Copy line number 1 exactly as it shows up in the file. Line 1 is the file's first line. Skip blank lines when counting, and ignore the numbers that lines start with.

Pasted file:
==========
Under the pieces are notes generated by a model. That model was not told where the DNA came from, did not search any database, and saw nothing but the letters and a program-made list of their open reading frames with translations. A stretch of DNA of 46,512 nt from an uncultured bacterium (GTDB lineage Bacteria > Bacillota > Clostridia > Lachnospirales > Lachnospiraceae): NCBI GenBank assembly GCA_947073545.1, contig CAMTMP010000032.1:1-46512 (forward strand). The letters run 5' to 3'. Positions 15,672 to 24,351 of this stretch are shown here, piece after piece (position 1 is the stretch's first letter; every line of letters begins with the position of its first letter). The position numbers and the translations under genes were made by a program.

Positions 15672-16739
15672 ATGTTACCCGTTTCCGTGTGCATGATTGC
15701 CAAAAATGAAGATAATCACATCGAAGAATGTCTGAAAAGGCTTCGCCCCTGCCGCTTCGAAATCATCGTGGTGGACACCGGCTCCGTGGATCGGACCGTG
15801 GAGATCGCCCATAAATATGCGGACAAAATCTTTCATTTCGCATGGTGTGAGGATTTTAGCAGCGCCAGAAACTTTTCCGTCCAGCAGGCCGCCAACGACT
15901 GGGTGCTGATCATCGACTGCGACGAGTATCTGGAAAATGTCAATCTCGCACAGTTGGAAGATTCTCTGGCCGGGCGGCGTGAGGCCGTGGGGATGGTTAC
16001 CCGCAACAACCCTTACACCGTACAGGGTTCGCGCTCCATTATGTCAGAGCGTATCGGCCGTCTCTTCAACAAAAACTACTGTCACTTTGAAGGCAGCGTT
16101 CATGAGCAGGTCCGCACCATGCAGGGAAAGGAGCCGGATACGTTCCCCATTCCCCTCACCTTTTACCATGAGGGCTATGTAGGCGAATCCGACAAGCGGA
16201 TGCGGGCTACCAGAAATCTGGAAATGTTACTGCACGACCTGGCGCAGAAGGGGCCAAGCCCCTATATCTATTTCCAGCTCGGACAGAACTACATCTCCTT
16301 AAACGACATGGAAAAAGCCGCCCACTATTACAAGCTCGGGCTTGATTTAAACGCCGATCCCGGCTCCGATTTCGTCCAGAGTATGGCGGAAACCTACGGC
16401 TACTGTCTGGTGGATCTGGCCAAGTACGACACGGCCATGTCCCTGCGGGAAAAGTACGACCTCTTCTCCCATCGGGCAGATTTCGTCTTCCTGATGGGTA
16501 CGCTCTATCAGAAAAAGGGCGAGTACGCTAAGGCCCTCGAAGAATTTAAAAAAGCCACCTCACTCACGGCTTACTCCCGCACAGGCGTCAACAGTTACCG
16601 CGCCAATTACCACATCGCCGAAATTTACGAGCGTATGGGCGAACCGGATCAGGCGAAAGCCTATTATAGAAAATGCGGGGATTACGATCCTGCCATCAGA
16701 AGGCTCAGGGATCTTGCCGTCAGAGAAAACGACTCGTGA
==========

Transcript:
Under the pieces are notes generated by a model. That model was not told where the DNA came from, did not search any database, and saw nothing but the letters and a program-made list of their open reading frames with translations. A stretch of DNA of 46,512 nt from an uncultured bacterium (GTDB lineage Bacteria > Bacillota > Clostridia > Lachnospirales > Lachnospiraceae): NCBI GenBank assembly GCA_947073545.1, contig CAMTMP010000032.1:1-46512 (forward strand). The letters run 5' to 3'. Positions 15,672 to 24,351 of this stretch are shown here, piece after piece (position 1 is the stretch's first letter; every line of letters begins with the position of its first letter). The position numbers and the translations under genes were made by a program.